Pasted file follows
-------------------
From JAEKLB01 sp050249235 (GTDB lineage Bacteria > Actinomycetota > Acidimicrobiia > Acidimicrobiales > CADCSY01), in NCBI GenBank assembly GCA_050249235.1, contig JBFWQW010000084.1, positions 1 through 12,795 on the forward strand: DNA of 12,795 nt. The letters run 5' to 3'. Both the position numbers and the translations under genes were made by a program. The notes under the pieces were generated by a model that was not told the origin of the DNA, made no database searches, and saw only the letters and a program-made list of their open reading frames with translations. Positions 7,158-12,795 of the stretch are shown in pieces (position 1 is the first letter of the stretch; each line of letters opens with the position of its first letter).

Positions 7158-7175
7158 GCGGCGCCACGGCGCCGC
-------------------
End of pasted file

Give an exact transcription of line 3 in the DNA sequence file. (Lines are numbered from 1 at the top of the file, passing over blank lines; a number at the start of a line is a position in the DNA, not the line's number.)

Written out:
7158 GCGGCGCCACGGCGCCGC